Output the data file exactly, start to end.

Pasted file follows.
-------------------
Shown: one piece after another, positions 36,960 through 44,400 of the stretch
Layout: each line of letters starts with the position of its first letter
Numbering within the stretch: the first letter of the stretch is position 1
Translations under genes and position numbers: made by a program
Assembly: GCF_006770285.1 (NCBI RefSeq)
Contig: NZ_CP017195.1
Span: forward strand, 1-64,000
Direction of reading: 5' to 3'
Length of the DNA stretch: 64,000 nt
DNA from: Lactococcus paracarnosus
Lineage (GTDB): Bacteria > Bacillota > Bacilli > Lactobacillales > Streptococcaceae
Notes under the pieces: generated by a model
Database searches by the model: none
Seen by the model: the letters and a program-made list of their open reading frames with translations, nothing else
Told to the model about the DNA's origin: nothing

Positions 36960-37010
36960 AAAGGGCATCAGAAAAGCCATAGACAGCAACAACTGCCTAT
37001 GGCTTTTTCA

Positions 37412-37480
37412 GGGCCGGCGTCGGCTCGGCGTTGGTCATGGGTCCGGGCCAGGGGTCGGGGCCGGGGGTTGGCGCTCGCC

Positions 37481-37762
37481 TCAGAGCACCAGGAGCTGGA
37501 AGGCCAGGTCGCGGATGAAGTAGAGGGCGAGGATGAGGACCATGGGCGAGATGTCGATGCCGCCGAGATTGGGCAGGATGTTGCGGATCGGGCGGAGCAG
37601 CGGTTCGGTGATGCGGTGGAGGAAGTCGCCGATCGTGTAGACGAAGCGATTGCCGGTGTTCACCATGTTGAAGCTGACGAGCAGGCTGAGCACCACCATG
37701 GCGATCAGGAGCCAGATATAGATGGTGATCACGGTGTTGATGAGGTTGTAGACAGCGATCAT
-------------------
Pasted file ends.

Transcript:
Shown: one piece after another, positions 36,960 through 44,400 of the stretch
Layout: each line of letters starts with the position of its first letter
Numbering within the stretch: the first letter of the stretch is position 1
Translations under genes and position numbers: made by a program
Assembly: GCF_006770285.1 (NCBI RefSeq)
Contig: NZ_CP017195.1
Span: forward strand, 1-64,000
Direction of reading: 5' to 3'
Length of the DNA stretch: 64,000 nt
DNA from: Lactococcus paracarnosus
Lineage (GTDB): Bacteria > Bacillota > Bacilli > Lactobacillales > Streptococcaceae
Notes under the pieces: generated by a model
Database searches by the model: none
Seen by the model: the letters and a program-made list of their open reading frames with translations, nothing else
Told to the model about the DNA's origin: nothing

Positions 36960-37010
36960 AAAGGGCATCAGAAAAGCCATAGACAGCAACAACTGCCTAT
37001 GGCTTTTTCA

Positions 37412-37480
37412 GGGCCGGCGTCGGCTCGGCGTTGGTCATGGGTCCGGGCCAGGGGTCGGGGCCGGGGGTTGGCGCTCGCC

Positions 37481-37762
37481 TCAGAGCACCAGGAGCTGGA
37501 AGGCCAGGTCGCGGATGAAGTAGAGGGCGAGGATGAGGACCATGGGCGAGATGTCGATGCCGCCGAGATTGGGCAGGATGTTGCGGATCGGGCGGAGCAG
37601 CGGTTCGGTGATGCGGTGGAGGAAGTCGCCGATCGTGTAGACGAAGCGATTGCCGGTGTTCACCATGTTGAAGCTGACGAGCAGGCTGAGCACCACCATG
37701 GCGATCAGGAGCCAGATATAGATGGTGATCACGGTGTTGATGAGGTTGTAGACAGCGATCAT